The Many Layers of Local: Proximity and Market Influence on News Coverage of the Deepwater Horizon Oil Spill*
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© 2017 by the Southwestern Social Science Association Objective: On April 20, 2010, the Deepwater Horizon oil-drilling rig exploded in the Gulf of Mexico, resulting in the death of 11 oil rig workers and a sea floor oil gusher releasing over 4.9 million barrels of oil into the Gulf. The objective in this article is to shed light on the local media environment surrounding the spill, comparing local television news coverage among the five states most directly affected by the disaster. Method: In our method, we conduct a content analysis of news coverage in various Gulf media markets. Result: In line with previous research, our results indicate that proximity matters in terms of story volume, prominence, and tone; our results also contribute to the literature by demonstrating significant variation across Gulf markets depending on local economic considerations. Conclusion: We contend this finding is important given how frames in coverage of disasters influence public opinion, political behavior, and the degree to which citizens are able to hold governments accountable.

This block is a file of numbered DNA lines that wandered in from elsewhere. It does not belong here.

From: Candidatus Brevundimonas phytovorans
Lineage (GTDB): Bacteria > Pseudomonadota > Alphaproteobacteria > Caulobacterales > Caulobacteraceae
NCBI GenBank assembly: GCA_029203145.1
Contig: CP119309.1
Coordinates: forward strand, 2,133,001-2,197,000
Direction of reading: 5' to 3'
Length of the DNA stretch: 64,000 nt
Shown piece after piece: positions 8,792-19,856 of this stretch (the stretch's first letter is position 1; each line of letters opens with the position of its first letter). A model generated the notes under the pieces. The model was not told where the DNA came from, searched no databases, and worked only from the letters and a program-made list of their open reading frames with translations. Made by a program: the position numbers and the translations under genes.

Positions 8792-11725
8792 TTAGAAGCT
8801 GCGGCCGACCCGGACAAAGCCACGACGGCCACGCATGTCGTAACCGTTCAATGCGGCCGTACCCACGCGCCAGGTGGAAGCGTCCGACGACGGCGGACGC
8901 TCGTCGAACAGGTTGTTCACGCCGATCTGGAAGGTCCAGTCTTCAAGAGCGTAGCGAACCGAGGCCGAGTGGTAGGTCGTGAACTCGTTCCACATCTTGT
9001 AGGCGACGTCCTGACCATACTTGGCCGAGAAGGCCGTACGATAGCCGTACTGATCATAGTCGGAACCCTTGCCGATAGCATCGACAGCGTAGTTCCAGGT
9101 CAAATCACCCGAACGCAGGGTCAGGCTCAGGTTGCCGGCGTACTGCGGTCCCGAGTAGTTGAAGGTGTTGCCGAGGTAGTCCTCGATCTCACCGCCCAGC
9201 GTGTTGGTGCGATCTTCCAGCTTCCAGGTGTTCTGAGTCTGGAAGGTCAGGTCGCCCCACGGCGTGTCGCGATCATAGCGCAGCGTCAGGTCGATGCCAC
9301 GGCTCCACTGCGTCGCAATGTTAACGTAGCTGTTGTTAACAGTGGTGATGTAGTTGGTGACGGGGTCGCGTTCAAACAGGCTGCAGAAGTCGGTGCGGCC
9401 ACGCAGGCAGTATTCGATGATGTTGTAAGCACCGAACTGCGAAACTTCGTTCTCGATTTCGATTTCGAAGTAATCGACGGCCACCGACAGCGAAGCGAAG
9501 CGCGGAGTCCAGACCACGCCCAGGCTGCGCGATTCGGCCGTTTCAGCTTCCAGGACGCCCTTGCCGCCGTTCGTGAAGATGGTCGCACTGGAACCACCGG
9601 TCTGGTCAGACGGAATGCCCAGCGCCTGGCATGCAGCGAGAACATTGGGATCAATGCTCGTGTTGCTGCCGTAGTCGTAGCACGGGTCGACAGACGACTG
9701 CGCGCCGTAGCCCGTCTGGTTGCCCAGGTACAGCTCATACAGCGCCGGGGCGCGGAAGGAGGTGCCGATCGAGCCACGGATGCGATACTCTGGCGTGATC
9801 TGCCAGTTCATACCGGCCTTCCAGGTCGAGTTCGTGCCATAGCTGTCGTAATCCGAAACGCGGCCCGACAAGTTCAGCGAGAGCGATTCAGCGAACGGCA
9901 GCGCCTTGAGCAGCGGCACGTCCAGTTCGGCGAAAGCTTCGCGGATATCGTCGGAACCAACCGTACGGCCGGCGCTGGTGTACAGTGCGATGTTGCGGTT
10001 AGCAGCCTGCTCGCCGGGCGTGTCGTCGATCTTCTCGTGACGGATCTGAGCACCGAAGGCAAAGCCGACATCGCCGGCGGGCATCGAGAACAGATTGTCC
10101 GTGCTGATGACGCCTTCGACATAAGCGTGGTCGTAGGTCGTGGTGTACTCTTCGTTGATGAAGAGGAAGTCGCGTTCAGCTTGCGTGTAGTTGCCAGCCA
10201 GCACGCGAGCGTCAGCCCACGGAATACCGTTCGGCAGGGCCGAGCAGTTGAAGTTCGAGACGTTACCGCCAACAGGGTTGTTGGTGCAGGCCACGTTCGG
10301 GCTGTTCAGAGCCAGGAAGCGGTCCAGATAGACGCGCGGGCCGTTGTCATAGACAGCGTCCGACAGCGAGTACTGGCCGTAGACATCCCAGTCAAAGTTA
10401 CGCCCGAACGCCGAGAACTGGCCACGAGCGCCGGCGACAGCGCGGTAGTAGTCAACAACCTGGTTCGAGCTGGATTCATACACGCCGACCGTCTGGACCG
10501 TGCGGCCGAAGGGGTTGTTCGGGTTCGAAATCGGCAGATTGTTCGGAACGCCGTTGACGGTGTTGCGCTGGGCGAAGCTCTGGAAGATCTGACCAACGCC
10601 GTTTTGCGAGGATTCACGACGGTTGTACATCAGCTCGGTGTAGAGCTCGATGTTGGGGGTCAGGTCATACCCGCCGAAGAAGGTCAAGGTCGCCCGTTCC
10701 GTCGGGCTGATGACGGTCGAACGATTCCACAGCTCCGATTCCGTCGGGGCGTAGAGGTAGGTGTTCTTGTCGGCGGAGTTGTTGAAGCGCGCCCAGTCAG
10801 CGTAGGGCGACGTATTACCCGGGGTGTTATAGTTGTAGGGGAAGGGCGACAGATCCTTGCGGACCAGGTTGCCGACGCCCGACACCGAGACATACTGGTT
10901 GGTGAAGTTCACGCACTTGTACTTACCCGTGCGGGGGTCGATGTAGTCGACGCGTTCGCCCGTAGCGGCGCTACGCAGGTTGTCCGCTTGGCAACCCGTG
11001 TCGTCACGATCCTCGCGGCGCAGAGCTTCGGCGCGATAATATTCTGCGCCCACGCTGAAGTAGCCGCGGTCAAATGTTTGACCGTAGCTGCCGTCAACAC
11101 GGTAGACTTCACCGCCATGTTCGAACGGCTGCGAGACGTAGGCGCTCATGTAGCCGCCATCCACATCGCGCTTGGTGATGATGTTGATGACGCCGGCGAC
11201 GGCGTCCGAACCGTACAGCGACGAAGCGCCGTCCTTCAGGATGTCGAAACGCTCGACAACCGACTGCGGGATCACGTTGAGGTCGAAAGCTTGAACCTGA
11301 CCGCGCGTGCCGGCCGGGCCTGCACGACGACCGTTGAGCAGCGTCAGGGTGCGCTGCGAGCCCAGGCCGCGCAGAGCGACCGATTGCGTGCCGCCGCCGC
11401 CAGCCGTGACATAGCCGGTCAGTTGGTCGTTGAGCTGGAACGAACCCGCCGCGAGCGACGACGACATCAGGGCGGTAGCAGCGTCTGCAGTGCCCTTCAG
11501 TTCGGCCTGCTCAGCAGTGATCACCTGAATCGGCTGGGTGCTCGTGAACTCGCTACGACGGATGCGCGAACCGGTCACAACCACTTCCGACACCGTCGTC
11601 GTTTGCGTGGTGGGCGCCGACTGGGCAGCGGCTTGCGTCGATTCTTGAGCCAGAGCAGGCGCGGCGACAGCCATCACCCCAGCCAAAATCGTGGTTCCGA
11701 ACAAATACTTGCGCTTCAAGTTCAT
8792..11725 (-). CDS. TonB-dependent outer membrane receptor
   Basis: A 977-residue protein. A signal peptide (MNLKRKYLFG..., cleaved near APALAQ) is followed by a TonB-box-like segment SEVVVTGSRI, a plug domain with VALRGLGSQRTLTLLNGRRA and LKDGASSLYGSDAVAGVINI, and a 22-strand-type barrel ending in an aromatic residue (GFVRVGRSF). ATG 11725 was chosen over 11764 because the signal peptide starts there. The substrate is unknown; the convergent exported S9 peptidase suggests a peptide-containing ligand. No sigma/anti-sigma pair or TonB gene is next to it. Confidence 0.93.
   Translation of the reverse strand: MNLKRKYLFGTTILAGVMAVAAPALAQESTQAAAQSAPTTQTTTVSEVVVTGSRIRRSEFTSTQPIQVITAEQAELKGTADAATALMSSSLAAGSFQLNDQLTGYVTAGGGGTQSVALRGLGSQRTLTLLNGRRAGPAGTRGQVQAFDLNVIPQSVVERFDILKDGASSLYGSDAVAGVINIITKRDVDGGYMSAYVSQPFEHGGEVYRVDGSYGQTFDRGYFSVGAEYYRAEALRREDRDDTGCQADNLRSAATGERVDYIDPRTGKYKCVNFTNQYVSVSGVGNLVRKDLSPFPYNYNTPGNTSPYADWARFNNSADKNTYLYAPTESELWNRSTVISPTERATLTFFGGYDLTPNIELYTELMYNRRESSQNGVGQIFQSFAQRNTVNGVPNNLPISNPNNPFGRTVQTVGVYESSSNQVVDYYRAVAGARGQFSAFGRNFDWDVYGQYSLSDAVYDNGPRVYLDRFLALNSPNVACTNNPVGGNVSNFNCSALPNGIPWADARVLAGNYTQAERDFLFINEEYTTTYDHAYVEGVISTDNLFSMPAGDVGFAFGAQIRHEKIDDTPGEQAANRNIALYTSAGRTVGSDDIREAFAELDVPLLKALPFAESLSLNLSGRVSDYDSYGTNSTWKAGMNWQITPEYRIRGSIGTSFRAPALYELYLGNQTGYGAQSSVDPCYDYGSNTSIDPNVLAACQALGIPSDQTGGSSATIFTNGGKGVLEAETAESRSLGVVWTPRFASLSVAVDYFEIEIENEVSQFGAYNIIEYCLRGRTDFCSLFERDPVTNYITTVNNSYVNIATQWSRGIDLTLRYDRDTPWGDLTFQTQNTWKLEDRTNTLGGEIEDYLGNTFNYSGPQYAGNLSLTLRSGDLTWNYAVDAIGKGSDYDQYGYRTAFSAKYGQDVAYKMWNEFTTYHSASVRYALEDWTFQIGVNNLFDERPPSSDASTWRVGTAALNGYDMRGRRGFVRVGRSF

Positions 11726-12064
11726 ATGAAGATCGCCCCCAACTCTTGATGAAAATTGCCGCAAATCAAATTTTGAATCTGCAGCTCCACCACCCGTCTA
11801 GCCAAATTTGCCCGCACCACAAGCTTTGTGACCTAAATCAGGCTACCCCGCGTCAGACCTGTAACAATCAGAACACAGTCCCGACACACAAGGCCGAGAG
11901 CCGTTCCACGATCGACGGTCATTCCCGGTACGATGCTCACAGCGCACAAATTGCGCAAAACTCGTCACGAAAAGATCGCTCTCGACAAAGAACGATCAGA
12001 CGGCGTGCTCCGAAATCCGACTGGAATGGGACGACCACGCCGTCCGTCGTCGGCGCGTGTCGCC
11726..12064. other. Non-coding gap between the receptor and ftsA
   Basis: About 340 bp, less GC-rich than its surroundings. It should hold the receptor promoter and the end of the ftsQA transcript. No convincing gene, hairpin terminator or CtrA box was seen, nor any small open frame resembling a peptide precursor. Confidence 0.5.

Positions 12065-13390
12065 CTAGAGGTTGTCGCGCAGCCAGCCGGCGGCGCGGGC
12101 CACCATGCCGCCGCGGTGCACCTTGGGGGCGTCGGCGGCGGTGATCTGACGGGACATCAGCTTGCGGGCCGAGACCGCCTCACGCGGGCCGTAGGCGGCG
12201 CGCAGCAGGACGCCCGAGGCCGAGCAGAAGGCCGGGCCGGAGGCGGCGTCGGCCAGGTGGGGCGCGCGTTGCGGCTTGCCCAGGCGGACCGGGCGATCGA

Author List (Cited Authors)
Turcotte, J., Kirzinger, A., Dunaway, J., & Goidel, K.